To sum up, the primary goal of this study was to evaluate how effective ketamine therapy and ECT are in treating TRD patients by utilizing nursing theories as conceptual frameworks. The results indicate that both treatments demonstrate potential in managing TRD; however, further investigation is necessary to comprehensively comprehend their mechanisms of action and possible drawbacks. The project’s implications on clinical practice, suggestions for future research, and examination of theoretical constructs significantly contribute to enhancing the advanced practice nursing field’s ability to effectively address TRD from a holistic standpoint.


Anand, A., Mathew, S. J., Sanacora, G., Murrough, J. W., Goes, F. S., Altinay, M., Aloysi, A. S., Asghar-Ali, A. A., Barnett, B. S., Chang, L. C., Collins, K. A., Costi, S., Iqbal, S., Jha, M. K., Krishnan, K., Malone, D. A., Nikayin, S., Nissen, S. E., Ostroff, R. B., … Hu, B. (2023). Ketamine versus ECT for nonpsychotic treatment-resistant major depression. The New England Journal of Medicine388(25), 2315–2325.

Bennabi, D., Charpeaud, T., Yrondi, A., Genty, J.-B., Destouches, S., Lancrenon, S., Alaïli, N., Bellivier, F., Bougerol, T., Camus, V., Dorey, J.-M., Doumy, O., Haesebaert, F., Holtzmann, J., Lançon, C., Lefebvre, M., Moliere, F., Nieto, I., Rabu, C., … Haffen, E. (2019). Clinical guidelines for the management of treatment-resistant depression: French recommendations from experts, the French Association for Biological Psychiatry and Neuropsychopharmacology and the foundation FondaMental. BMC Psychiatry19(1).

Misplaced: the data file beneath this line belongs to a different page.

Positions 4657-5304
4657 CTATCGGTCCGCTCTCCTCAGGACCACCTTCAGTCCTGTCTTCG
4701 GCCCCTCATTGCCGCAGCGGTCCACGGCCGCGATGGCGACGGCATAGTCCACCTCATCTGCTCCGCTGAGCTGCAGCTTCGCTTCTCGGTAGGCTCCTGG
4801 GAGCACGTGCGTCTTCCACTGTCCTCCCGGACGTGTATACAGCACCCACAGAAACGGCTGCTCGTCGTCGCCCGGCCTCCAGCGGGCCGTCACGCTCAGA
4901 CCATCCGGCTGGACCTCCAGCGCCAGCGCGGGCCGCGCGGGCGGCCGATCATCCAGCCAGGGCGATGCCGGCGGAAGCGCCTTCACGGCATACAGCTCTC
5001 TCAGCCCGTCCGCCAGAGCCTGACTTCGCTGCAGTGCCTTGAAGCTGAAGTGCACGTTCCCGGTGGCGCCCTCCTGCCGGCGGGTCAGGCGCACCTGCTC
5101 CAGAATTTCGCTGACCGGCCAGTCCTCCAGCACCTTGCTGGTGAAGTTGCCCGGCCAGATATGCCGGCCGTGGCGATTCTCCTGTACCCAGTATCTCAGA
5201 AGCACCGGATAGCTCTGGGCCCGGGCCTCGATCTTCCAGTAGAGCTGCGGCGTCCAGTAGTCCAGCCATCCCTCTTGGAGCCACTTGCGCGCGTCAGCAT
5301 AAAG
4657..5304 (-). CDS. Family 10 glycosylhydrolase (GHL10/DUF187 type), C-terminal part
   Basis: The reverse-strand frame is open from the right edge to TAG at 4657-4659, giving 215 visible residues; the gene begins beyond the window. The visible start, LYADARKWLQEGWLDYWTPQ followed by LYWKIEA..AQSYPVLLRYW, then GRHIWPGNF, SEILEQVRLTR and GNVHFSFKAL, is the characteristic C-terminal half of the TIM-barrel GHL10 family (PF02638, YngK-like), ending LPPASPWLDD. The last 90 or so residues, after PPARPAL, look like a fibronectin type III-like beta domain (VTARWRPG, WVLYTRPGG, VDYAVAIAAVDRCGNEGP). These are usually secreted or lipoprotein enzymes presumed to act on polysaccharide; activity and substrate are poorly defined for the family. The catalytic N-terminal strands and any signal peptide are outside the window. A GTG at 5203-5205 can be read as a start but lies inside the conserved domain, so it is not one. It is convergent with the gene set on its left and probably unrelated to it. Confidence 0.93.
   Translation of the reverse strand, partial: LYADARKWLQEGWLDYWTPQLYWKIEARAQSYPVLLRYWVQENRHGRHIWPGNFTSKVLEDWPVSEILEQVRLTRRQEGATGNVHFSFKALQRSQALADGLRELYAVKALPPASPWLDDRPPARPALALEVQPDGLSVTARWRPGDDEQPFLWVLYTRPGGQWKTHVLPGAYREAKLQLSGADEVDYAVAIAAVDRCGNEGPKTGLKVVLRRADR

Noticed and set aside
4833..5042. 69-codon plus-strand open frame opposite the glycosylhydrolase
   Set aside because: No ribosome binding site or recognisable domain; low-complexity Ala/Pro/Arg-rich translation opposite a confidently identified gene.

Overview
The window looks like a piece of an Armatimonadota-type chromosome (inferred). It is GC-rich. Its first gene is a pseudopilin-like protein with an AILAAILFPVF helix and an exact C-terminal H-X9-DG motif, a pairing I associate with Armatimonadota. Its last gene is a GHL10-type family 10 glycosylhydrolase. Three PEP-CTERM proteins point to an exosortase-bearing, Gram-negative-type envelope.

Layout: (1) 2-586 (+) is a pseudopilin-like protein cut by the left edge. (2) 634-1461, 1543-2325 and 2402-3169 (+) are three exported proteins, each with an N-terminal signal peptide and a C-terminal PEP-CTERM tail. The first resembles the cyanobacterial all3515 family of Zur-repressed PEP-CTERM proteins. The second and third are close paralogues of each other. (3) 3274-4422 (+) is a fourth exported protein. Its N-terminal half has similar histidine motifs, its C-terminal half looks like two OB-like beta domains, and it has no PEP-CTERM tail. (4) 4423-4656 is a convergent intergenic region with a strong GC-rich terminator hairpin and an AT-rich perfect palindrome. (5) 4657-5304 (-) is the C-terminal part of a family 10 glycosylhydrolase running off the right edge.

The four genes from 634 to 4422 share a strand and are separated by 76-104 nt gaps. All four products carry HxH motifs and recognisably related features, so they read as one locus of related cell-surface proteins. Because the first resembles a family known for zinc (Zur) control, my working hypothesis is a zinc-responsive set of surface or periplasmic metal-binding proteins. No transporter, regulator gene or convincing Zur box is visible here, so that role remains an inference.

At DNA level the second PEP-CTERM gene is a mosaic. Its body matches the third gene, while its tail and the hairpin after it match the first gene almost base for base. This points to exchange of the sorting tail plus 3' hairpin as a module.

Ekstrand, J., Fattah, C., Persson, M., Cheng, T., Nordanskog, P., Åkeson, J., Tingström, A., Lindström, M. B., Nordenskjöld, A., & Movahed Rad, P. (2022). Racemic ketamine as an alternative to electroconvulsive therapy for unipolar depression: A randomized, open-label, non-inferiority trial (KetECT). The International Journal of Neuropsychopharmacology25(5), 339–349.


Refer to the previous order: 117188

This part of your paper includes the summary of the project, main points and findings, the significance of the project to the advanced practice nursing profession, and recommendations for future research. Address the following:

Address your recommendations and implications for clinical practice.

Provide a summary of study and discuss any limitations of the study.

Suggest directions for future research.

Consider changes in theoretical constructs

Provide suggestions for public policy and/or changes in practice.

Tie the theoretical framework to the overall product.

Conclude with an overall wrap-up to the paper.

Your paper should be 4–5 pages in length, not including the cover or reference pages. You must reference a minimum of two scholarly sources in your paper.


Struggling to meet your deadline ?

Get assistance on

Clinical Change Project: A Summary of the Project Paper

done on time by medical experts. Don’t wait – ORDER NOW!

error: Content is protected !!
Open chat
WhatsApp chat +1 908-954-5454
We are online
Our papers are plagiarism-free, and our service is private and confidential. Do you need any writing help?